Lookup NU author(s): Dr Chris Redfern
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The brood patch in passerine birds is an area of thickened and vascularised skin which develops to facilitate incubation. In the British Trust for Ornithology Ringing Scheme, the stage of brood-patch development is recorded using a six-point scale. Since eggs represent a substantial proportion of adult body mass, the body mass of females may vary as a result of ovarian growth, egg laying and incubation. The aim of this study was to test the hypothesis that the body mass of females varies in relation to brood-patch stage, using ringing data collected at a single site in the UK during the breeding season. The data analysed were for females of four species of summer migrants and six resident species. Data for a migrant species in which the males also incubate and develop brood patches were also analysed to compare males and females at equivalent stages. In eight of the 10 species studied, female body mass was highest at a brood-patch score equivalent to a pre-incubation stage. There was a clear seasonal decline in female body mass for birds with fully developed or regressing brood patches. Comparisons of standardised body mass between species suggests that brood-patch data could be used to measure annual and regional variation in breeding phenology. © 2010 British Trust for Ornithology.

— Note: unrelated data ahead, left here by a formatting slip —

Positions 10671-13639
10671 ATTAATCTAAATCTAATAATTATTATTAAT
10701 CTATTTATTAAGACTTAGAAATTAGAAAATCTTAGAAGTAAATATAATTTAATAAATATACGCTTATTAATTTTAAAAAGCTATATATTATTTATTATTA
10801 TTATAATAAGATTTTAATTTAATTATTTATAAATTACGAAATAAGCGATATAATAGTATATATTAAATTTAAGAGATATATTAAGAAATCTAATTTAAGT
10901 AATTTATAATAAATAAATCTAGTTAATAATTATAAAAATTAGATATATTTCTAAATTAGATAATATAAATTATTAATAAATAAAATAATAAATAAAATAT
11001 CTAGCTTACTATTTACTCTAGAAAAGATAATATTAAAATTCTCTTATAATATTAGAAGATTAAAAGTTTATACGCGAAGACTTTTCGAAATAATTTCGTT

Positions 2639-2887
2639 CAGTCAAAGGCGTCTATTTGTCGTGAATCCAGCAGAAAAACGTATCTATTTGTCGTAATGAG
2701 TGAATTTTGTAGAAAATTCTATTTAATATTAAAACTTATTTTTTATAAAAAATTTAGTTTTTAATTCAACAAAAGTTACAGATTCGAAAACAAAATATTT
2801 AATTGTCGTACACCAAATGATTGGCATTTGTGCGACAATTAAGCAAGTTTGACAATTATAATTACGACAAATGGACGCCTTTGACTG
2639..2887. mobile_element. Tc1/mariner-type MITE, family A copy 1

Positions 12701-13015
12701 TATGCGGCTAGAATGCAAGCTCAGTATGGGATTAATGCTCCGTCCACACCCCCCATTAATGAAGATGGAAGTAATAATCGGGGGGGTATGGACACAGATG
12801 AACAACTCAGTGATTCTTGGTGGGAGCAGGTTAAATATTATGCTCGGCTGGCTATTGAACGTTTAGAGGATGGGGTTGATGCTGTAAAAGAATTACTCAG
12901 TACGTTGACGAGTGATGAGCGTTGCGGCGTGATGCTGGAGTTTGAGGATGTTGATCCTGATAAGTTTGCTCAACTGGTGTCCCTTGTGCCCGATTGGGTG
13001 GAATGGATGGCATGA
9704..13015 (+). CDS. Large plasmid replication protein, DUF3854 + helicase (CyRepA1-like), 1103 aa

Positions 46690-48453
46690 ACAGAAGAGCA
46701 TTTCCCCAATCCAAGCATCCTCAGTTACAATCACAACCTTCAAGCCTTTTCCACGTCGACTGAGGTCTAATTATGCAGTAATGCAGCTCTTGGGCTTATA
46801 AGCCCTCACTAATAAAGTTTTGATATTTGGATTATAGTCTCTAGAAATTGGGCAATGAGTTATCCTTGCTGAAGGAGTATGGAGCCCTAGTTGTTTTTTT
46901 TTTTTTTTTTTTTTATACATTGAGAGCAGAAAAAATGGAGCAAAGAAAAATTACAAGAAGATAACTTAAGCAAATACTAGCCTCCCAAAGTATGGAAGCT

Author(s): Redfern CPF
Publication type: Article
Publication status: Published
Journal: Ringing and Migration
Print publication date: 01/06/2010
ISSN (print): 0307-8698
Publisher: British Trust for Ornithology